Sure, there’s more, but I’ll be keeping these posts more like a “snapshot.” So, that’s a taste of Day One in my classroom. We Read, Write and Connect. In fact…that’s the title of my class! Post a comment on what you do on your first day-I’d love to hear from you. xo~Lisa


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Books, Bedtime and Beyond: Why Family Reading Rocks

Even MORE reasons to read to a child. Reading aloud “builds a child’s WANT to read.” Think your kiddo is too old for you to read to them at bedtime? Think again. Check out the difference in a child’s interest in reading between Kindergarten and Fourth Grade! What was the key difference? Parents stopped reading to kids.

By 12th grade-only 19% of kids asked said they were interested in reading! When you consider that higher levels of college readiness are linked to reading skills, I have just one word for that statistic: Noooooooo….but what can you do about it?

One thing our family started last summer was family reading time. We picked a classic-The Wind in the Willows-and each of us would read a few pages at a time. We read it together each night and enjoyed the simplicity of the words, the comfort of the timeless message and the beauty of the illustrations. Yes, even my Minecraft lovin’ middle school boy unplugged long enough to take part! He loved doing accents and really cracked up at Toad’s antics. So get silly, have fun, and share the joy of reading at any age!! What types of family reading do you do with your kids?

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This beautiful infographic was produced by usborneusa.com and Nancy Ann Wartman

This is true!

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This is true!

Books are like oxygen.

To me, they are nothing short of life support.

Some of my favorite books to read lately are Children’s Literature. I’m rediscovering those sweet tales, and they’re the perfect reminder of all the good in the world. Books like Charlotte’s Web and The Wind in the Willows. They also remind us, that even as adults, it’s ok to smile, to have fun, to take care of your friends…and

…to Dream.

So, what are you reading?


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Always Learning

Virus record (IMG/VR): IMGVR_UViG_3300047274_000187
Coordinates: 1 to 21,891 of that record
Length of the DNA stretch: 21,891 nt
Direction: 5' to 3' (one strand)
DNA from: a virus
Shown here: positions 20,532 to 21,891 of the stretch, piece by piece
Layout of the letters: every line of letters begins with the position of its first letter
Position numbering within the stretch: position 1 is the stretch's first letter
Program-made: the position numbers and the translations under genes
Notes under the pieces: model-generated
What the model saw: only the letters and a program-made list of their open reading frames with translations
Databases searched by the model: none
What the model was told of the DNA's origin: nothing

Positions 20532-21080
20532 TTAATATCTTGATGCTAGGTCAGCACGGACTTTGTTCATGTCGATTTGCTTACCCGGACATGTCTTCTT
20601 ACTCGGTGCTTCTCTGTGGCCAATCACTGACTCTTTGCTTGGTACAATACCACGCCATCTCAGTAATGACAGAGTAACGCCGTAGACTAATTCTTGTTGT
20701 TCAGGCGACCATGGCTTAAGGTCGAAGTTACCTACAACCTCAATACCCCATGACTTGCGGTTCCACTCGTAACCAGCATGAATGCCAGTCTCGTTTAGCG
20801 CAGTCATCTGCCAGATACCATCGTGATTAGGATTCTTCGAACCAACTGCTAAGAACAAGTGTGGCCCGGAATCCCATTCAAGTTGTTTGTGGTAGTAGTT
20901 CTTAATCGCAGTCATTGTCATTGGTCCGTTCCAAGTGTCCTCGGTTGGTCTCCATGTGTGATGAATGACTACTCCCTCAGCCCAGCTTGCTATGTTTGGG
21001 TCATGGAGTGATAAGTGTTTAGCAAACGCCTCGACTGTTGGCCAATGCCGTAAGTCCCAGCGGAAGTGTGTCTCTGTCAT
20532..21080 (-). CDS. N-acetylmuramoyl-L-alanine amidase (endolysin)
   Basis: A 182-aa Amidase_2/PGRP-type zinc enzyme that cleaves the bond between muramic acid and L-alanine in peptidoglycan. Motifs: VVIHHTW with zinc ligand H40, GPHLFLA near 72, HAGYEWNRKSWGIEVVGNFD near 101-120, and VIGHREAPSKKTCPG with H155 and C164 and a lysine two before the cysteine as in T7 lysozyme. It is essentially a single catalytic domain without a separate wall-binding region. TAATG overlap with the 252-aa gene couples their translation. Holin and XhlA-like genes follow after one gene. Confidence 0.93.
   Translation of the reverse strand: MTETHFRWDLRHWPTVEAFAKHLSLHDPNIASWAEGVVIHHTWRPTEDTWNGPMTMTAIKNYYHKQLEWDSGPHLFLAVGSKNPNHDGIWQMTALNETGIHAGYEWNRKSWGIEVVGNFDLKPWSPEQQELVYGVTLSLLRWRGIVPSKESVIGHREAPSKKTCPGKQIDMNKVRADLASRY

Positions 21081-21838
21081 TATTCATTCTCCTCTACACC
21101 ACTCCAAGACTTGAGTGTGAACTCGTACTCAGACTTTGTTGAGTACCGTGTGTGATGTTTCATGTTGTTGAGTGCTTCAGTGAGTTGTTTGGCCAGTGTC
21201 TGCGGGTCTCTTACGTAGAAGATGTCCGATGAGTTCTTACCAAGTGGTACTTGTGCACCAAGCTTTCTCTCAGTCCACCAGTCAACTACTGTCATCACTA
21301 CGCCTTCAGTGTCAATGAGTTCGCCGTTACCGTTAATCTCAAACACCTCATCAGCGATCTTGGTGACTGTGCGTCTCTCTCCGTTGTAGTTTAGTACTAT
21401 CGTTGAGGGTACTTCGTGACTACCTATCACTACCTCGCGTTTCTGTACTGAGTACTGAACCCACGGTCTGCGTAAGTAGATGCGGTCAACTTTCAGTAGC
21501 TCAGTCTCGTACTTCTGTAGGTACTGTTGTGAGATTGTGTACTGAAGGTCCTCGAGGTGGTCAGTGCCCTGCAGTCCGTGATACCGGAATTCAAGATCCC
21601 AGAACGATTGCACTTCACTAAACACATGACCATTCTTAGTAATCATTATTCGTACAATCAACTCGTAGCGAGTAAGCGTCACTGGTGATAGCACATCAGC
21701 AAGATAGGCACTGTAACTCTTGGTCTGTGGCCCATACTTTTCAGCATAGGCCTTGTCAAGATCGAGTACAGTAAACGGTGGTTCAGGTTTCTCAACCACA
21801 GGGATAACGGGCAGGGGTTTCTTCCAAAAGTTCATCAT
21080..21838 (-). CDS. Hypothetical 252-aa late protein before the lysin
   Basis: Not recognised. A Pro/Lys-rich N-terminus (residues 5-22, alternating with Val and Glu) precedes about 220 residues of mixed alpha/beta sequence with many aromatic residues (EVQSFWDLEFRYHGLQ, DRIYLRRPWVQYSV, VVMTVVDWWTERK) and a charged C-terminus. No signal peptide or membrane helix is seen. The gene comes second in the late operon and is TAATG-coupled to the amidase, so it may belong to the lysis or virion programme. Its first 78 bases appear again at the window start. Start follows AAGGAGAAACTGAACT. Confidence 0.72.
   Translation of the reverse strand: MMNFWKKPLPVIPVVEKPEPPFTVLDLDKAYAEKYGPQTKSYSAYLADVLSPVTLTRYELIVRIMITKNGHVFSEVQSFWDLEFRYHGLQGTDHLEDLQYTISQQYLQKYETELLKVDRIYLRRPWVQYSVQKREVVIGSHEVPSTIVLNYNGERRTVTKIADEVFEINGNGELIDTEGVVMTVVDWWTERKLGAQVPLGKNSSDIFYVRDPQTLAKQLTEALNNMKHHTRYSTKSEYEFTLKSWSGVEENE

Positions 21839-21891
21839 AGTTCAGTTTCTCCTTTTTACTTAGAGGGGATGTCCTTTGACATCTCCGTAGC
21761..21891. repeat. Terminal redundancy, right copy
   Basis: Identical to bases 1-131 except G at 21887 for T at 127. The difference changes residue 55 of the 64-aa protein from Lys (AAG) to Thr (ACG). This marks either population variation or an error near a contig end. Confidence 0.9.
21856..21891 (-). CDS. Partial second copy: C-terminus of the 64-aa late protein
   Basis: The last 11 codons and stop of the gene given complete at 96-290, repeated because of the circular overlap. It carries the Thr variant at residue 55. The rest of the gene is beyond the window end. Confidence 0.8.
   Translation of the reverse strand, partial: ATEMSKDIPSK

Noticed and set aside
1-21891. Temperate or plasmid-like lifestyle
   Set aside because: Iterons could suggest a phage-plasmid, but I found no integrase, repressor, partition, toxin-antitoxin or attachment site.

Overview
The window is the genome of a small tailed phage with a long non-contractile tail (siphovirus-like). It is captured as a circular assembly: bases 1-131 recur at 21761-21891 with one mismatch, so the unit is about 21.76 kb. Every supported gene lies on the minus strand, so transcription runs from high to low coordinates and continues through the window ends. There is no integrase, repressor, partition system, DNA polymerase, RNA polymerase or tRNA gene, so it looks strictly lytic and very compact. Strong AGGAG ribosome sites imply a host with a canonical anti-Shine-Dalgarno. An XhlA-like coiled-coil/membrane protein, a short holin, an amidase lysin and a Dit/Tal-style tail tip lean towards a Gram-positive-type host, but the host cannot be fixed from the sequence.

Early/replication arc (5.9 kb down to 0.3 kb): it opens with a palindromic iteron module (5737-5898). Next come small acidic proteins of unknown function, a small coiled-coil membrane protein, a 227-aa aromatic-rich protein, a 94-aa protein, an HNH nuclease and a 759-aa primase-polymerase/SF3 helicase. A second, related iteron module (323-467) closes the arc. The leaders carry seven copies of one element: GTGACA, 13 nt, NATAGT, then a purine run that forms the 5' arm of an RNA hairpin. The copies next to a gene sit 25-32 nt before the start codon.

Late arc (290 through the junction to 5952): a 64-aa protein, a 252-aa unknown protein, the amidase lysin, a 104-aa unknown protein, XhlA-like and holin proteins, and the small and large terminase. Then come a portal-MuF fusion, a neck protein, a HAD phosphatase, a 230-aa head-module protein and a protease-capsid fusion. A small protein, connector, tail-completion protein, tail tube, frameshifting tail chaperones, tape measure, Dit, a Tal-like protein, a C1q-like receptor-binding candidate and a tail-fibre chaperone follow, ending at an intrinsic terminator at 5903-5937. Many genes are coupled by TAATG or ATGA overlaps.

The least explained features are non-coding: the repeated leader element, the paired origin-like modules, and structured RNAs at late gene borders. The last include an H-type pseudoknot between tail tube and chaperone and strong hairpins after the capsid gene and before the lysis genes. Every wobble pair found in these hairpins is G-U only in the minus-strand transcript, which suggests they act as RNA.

Day one. We begin.

I’m a gal from New Jersey, now located on the West Coast–teaching, raising a family, & living my dream.career passion

The theme for this blog is “Always Learning.” I’m a college English instructor and although it’s my name on the schedule where the instructor is listed, each day I learn from both my students, and my colleagues. Add in the wider academic community (ie, all of you!), via my Twitter PLN, Pinterest, teacher blogs on Tumblr, and well…the access to information, learning, and new ideas is endless. Family, friends and life are also all great teachers. I’m always learning and I love it!

For a while now, I’ve been determined to start a blog to both reflect on my own teaching, learning, writing, and reading, and to share content and ideas with others.To give back. To model the openness that is so vital in our profession. I’ve been doing this on other social media channels, and even blogging with my students, but I came late to setting up my teaching blog. (Ok, truth be told this blog has been in the planning stage for over a year! A year! Wow!) No more. Summer, sunshine and time off have given me the burst of creativity that I needed to envision and launch this new site. And here it is.

I’m passionate about student success, literacy, and educational equality. I believe in education to empower people of all ages and backgrounds,  and to save & change lives. To teach is to be a small part of this and that to me, is living my dream.  In my next post, I’ll explain how I named this blog…but here’s a hint. I’ve taught college English for 16 years in a student-centered classroom.

I’ll try to keep future posts short and sweet and end with something useful each time. Today, it’s this link to “15 Young Adult Books Every Adult Should Read.” I plan to read Feed next. How about you-have you read any of the books on this list? Which would you recommend?

Happy Summer. Happy Reading.

~Lisa